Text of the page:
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Jefferson Clerk Moved by Law, Not Politics, Thursday, July 2, 2015

When Jefferson Parish became Louisiana’s first to issue marriage licenses to same-sex couples, it bucked its reputation as a conservative Republican stronghold. It also flew in the face of Gov. Bobby Jindal, the Republican presidential candidate who once represented part of Jefferson in Congress and who refused to accommodate same-sex marriage until forced by a court ruling Thursday (July 2).

Jefferson’s decision, by Clerk of Court Jon Gegenheimer, not only garnered national attention from The New York Times and National Public Radio but set off a chain reaction among other parishes. It was a monumental step for the neighbor of the more liberal New Orleans and ignited pride among many, as evidenced in social media.

“I am proud that I live in a parish that acts like it’s part of the USA! Looking like Jefferson is the voice of sanity in a backwards state. I love it,” said daparishdude, a commenter on

After the U.S. Supreme Court’s historic decision Friday on same-sex marriage, Gegenheimer and his office’s attorney spent the weekend reviewing the lengthy ruling. Ultimately the call came down to two things, Gegenheimer said: the law and his oath of office.

“Being conservative means among other things, you respect the letter of the law,” Gegenheimer said, whose legal background includes constitutional law. “We looked at the opinion. It says in no uncertain terms that to deny marriage licenses to applicants of same-sex couples would be to violate the 14th Amendment of the Constitution, due process, equal protection.”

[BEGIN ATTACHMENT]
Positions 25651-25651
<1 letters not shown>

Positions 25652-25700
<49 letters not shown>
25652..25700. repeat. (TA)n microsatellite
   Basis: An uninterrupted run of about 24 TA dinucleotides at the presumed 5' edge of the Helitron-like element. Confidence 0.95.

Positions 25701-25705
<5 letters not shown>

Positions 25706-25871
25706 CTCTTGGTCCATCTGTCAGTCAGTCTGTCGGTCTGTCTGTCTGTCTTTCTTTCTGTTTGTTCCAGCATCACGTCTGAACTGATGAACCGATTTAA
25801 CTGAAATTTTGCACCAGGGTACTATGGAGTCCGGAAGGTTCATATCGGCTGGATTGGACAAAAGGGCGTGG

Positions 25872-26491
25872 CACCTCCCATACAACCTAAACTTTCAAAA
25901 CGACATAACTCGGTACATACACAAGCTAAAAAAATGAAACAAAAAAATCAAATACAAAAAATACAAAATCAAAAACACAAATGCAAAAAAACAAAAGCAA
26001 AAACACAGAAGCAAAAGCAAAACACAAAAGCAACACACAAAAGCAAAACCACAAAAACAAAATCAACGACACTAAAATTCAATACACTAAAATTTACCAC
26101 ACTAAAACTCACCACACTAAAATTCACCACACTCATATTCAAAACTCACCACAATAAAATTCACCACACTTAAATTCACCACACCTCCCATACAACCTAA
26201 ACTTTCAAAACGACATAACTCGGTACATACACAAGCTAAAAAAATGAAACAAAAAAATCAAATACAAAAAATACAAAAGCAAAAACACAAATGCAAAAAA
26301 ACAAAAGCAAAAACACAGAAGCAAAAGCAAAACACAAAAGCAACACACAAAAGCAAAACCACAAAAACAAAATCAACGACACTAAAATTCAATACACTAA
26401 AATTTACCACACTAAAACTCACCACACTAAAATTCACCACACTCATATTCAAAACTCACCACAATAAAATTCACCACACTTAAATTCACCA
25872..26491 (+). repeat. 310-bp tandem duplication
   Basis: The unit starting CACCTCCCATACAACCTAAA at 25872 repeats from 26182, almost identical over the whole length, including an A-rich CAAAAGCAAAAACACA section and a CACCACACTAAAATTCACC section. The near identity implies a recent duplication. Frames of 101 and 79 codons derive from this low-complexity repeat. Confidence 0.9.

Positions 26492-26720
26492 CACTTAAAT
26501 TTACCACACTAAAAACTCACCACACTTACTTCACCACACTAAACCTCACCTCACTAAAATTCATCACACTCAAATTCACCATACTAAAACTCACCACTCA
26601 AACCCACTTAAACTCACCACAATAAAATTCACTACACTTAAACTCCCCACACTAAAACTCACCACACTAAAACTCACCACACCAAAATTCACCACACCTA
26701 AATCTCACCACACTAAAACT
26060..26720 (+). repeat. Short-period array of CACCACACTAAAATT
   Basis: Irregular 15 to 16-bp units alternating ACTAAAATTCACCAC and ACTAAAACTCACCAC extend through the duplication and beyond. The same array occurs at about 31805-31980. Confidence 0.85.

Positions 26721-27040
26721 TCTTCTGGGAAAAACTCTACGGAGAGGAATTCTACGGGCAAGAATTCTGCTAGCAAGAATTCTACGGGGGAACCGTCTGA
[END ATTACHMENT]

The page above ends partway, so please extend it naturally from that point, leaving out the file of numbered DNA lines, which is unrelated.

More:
The Louisiana Clerks of Court Association had advised its members to delay dispersing marriage licenses for 25 days, until the period to apply for a rehearing on the high court decision expired. “But there was nothing in the opinion to suggest that there shouldn’t be immediate implementation of the court’s order,” Gegenheimer said. “It was up to us, independent of what the clerks association or anybody says, to abide by the court’s order based on our own analysis of it.”

In New Orleans, marriage licenses are issued by the Louisiana Office of Vital Records, and Jindal was holding off. As a result, same-sex couples flocked next door to Jefferson, where they were warmly greeted. Some expressed that they were treated poorly during inquiries elsewhere.

“We have a motto,” Gegenheimer said. “Public servants serving the public. We’re here to serve the public, follow the law and treat everybody with respect.”

A Republican, Gegenheimer has served as clerk of court since 1988. In that time, he has sought to transform the office into a national leader in technology.

He has won a number of awards for his work, including the G. Thomas Munsterman Award for Jury Innovation from the National Center for State Courts. He also was named public official of the year by the National Association of County Recorders, Election Officials and Clerks.

In applying the law, Gegenheimer said it is critical to put aside personal feelings and look at issues dispassionately. Despite finding himself on the opposite side of Jindal, Gegenheimer said he thinks the governor understands the law is the law.

“Duty, first and foremost. The law is the law,” he said. “The Supreme Court has spoken. We have to act accordingly.”

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